Reflections on my Travels
So, for much of December, I was travelling too far, too fast to blog. Way back last year when I was finishing up the writing of The Empowerment Manual: A Guide for Collaborative Groups, I had some email discussions with the publishers about how to promote it once it came out. New Society is a small, political publisher, and while they are great to work with, use recycled paper, and support all the right causes, they don’t have money to spend on book tours. “No problem,” I said. “I’ll just schedule a few workshops in some key places—like New York, LA, etc. and that’ll cover the cost of getting there. Plus I’d rather give a talk or a workshop than sit behind a table at a bookstore desperately hoping someone will come buy the book and have me sign it before I spend far more money than I’m making on all the other books around me in the store.”
So, I had quite a schedule already planned for the Fall, and then half the world decided to go Occupy Everything. What could be more perfect timing, given that I’d just written a book on horizontal organizing and collaborative process? Many of my far-flung friends were involved in their local Occupy’s, and soon they were emailing me begging me to come. People who found out I’d be in their cities were asking for trainings, and since I’m now hooked into national networks of trainers, I ended up going to Vancouver, Minneapolis, Boston, New York, then home for a day—just long enough to do a forum on nonviolence/diversity of tactics for Occupy Oakland—and then LA, plus a Winter Solstice ritual in Sebastopol. Even for me, this was rather a hectic pace, but it was hella fun and it gave me a quick overview of the movement, like a series of snapshots.
This last month has been a challenging time for the Occupy movement. The forces of repression have struck hard, and most or all of the major Occupations have been forced out. At the same time, winter and cold weather make outdoor activities a challenge. I’ll never forget the stalwart folks of Occupy Minneapolis, valiantly maintaining a presence in 10 degree weather! My favorite souvenir of the trip—my Occupy MN hat, made of bushy fake fur! Other memories–Occupy Boston the night eviction was threatened. An action at Goldman Sachs with Occupy Wall Street–followed by an impromptu spiral dance at the Winter Garden across the street. A healing ritual at Zucotti Park. Trainings, trainings, trainings–including one heart-filled workshop my last morning in New York for Occupiers now housed in a church on the West Side. Here’s some pics:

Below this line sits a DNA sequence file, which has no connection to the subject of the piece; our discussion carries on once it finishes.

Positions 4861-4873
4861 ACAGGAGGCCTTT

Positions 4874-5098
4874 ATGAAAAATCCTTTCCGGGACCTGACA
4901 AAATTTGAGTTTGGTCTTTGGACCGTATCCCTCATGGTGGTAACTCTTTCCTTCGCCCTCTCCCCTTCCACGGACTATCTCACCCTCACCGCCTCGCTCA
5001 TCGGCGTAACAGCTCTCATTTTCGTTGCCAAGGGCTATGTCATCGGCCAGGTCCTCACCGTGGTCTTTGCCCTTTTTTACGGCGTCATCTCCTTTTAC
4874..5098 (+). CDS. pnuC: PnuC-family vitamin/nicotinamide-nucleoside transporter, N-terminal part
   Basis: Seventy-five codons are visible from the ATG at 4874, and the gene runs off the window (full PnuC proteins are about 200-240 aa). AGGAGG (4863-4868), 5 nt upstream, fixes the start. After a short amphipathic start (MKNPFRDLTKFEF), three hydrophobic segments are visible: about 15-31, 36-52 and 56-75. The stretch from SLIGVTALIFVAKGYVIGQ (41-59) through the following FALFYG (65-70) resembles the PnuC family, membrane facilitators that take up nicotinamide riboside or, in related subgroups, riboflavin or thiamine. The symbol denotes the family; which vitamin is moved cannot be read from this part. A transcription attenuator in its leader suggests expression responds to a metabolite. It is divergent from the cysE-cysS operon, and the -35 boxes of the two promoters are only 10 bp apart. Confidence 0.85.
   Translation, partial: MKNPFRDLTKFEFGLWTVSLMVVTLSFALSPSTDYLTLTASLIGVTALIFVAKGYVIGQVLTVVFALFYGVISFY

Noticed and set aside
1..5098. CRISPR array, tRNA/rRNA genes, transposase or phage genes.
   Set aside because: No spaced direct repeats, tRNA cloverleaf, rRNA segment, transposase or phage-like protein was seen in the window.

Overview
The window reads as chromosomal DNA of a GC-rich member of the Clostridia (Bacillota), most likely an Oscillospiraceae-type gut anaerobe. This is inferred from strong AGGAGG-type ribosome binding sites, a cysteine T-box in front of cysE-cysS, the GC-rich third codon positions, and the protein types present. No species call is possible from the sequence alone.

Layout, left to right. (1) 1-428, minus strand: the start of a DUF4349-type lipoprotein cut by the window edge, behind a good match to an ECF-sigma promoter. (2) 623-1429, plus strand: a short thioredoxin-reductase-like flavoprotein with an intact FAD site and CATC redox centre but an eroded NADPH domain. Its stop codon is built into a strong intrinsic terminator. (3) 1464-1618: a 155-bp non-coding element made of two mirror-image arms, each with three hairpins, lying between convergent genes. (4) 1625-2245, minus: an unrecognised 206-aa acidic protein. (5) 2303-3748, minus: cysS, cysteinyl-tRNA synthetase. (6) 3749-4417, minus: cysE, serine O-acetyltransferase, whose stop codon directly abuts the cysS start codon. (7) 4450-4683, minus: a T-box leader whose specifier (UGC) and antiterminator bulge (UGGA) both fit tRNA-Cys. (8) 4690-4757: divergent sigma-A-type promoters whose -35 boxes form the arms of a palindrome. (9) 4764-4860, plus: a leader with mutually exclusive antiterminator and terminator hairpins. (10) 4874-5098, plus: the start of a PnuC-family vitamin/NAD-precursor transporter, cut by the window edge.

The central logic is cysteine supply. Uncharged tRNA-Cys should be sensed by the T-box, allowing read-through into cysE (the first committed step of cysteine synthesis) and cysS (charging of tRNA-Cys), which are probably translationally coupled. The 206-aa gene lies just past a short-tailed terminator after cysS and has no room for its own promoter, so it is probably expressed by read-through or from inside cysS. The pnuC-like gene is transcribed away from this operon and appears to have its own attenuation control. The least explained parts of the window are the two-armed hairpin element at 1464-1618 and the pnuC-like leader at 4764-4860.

But even more than troubles with the cops and city authorities, the biggest challenges the Occupy movement faces seem to be internal. How do we make decisions together? How do we resolve our own conflicts within our groups? Once we’ve said “We are the 99%”, how do we set standards of behavior and say what is okay and what is not? Once we’ve renounced force and coercion, how do we enforce those standards when we do set them?
None of these are easy questions to answer. While many of them are addressed in my book—and thank you, Starhawk! For buckling down last spring, meeting your deadlines and getting it finished on time, otherwise you’d be kicking yourself in the butt right now, and you’re no longer limber enough to do so!—the Occupy movement poses them in a form more stark than I’ve ever encountered before, in four decades of horizontal organizing. Sitting down in the public square to Occupy and protest an unjust system attracted the very people most impacted by the injustice, some of whom are badly wounded in ways that make it very hard to organize and live together. When your own needs are overwhelming, and unfulfilled, its hard to see that other people might also have needs. When you’ve had no voice, and somebody offers you a platform to speak and an audience, it can be hard to step back after your allotted two minutes and let others speak. When you’ve dulled your pain for years with drink or drugs, you can’t easily go cold turkey and stop using. And yet when you’re trying to create a new society in which everyone has a voice and power is shared, you need everyone to be willing and able to share both power and responsibility.
Consensus is a challenging process at best—when most people are untrained, and even the facilitators don’t really understand how the process is supposed to work, and when the participants aren’t even in the same consensus reality. Consensus is also a linear thinking process, designed for synthesizing issues into proposals and then making decisions. It’s a tool, not a group structure nor a way of life. It requires someone with a linear thinking mind to facilitate, who can keep a kind of outline in their head of topics, subtopics, points A B C and D.” When people come to it with the pent-up anger of years of disempowerment, it can simply compound frustration. When the voices in your head compel you to tell the world about the impending arrival of the Space Brothers with the Mysterious Blue Geodes and you theory about how it all relates to the Mayan Calendar, being told you’re off topic just doesn’t cut it.
Consensus is one tool—and used well it can be a powerful and empowering tool. But it’s not the only tool or process we need. There are other ways of coming together that open the heart or encourage participation in different ways. Some of them are discussed in the free download on my website: “The Five-Fold Path of Productive Meetings”. And I hope to do more writing and thinking about this in the days to come.
And now—got to go pack the truck and head up to the ranch to prepare for our upcoming Earth Activist Training! Happy holidays, and a blessed New Year to you all!